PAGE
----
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Jan. 6 Defendant Violently Resists Arrest In Federal Court

A Jan. 6, 2021 Capitol riot defendant who allegedly sent multiple antisemitic, doxxing threats to federal agents connected to his case violently resisted arrest in Washington, D.C.'s federal court Monday after being ordered detained by a judge as he awaits sentencing on several felony and misdemeanor convictions. Vitali GossJankowski, a former student at D.C.'s Gallaudet University, was found guilty by a jury for assaulting officers during the Capitol attack, including with an electroshock device. GossJankowski was acquitted of using a deadly or dangerous weapon during the riot, ABC reports. While he was initially ordered released from custody as he awaited sentencing, Judge Paul Friedman scheduled a hearing after federal prosecutors reported multiple menacing texts and posts they said he had sent targeting law enforcement, including one officer who had testified during his trial.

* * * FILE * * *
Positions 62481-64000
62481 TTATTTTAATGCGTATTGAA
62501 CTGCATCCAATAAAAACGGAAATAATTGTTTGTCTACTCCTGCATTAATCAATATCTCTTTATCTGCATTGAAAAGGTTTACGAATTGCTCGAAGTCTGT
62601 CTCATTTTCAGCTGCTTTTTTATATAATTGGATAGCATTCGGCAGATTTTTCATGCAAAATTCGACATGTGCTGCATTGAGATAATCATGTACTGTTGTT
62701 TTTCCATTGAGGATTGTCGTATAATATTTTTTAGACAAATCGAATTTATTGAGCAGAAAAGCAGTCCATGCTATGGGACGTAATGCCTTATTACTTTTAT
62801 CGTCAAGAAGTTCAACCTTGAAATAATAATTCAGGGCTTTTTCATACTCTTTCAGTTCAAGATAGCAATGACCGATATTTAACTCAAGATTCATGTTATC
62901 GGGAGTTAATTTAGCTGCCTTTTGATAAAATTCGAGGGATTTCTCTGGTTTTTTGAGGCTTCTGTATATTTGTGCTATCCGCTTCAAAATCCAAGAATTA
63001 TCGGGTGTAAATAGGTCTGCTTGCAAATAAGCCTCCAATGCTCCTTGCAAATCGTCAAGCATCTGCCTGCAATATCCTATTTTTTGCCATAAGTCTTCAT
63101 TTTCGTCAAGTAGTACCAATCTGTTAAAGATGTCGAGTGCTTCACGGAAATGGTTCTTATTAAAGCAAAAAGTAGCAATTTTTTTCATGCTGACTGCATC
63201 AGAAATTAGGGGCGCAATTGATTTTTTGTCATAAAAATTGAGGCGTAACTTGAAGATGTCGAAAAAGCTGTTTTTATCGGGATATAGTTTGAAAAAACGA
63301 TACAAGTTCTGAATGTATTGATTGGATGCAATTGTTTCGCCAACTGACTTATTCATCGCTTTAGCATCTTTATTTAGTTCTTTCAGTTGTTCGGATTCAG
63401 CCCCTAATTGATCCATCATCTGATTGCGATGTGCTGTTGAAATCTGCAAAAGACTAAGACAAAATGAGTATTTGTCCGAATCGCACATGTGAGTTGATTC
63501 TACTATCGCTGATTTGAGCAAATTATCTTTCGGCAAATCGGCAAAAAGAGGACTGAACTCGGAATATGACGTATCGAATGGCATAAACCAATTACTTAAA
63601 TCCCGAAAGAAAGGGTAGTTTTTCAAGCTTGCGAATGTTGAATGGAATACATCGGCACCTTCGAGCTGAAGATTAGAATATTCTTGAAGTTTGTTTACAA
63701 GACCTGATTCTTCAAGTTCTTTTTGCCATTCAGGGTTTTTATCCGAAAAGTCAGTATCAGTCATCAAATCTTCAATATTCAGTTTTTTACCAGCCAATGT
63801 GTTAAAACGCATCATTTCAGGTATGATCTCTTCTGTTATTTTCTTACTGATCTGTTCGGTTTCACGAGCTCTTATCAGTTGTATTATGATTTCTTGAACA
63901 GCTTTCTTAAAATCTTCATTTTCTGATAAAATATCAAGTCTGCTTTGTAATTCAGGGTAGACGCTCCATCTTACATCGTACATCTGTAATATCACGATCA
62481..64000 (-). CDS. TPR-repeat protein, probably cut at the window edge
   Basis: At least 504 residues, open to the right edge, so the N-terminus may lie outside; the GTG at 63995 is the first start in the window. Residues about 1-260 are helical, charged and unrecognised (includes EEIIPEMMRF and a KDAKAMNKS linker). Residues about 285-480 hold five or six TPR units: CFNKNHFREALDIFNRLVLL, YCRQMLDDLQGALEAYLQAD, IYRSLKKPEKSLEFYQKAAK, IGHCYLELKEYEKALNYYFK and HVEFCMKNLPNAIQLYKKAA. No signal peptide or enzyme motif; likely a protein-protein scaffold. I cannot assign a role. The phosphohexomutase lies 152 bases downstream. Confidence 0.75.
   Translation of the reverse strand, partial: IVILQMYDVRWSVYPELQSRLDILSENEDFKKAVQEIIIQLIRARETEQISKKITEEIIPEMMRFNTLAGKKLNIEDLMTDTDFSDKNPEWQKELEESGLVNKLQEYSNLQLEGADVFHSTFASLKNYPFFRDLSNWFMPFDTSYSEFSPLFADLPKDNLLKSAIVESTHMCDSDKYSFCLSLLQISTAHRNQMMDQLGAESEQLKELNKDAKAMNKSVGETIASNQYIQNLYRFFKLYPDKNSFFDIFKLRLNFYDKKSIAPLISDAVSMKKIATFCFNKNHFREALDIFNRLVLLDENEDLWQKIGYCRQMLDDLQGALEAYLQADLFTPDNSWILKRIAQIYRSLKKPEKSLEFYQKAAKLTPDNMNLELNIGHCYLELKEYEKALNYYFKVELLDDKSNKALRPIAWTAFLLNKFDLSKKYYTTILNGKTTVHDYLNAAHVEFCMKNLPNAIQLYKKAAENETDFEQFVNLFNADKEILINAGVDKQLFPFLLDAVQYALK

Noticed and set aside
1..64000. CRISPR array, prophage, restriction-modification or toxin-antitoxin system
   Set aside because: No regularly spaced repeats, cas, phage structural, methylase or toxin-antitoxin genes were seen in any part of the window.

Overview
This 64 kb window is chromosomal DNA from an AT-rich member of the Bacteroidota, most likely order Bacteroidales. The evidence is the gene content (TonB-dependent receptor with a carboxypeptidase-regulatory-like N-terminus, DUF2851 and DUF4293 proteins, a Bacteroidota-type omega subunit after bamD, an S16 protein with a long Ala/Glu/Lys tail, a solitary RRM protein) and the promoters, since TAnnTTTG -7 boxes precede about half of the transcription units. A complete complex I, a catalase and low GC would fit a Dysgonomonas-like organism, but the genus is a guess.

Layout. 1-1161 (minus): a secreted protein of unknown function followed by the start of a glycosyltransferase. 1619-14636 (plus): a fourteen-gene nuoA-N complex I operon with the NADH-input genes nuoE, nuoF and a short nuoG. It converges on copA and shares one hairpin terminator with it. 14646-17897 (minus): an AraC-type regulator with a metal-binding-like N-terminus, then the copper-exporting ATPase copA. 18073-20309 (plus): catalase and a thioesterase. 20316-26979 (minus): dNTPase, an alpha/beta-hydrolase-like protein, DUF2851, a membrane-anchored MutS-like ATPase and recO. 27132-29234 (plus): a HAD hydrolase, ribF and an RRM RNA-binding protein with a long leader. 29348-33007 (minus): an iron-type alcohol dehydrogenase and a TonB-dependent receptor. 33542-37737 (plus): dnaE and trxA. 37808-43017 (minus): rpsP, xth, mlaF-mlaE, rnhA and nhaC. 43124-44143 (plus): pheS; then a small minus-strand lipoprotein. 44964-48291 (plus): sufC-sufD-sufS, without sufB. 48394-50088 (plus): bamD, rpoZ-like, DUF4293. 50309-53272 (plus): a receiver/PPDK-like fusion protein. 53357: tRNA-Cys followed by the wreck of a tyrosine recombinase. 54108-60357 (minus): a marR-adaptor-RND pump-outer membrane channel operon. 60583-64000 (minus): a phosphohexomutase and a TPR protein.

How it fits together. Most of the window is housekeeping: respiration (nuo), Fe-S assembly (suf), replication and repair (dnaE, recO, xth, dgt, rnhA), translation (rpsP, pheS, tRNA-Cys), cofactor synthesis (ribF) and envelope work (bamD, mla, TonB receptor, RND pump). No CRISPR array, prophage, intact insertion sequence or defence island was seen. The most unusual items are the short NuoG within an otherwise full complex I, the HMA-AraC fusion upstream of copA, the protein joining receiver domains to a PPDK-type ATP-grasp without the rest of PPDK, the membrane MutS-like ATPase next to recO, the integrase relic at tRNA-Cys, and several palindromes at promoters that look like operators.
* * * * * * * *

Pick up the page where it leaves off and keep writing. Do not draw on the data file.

According to prosecutors, the agent he allegedly texted was one who had arranged his first interview with the FBI and ultimately arrested him in 2021 after the Capitol attack. "Since last weekend, the defendant's conduct has escalated significantly," prosecutors wrote. "Previously, the defendant had used his social media to track and publicly harass members of law enforcement and the FBI's Washington Field Office. This alone was concerning. But now, he has sent intimidating, direct messages to a specific law enforcement officer who previously testified in this case." When Friedman ordered GossJankowski detained during Monday's hearing, he resisted arrest by several FBI agents and U.S. Marshals. "Multiple FBI and USMS agents were required to assist to detain the defendant and ensure the safety of the courtroom," an official said.


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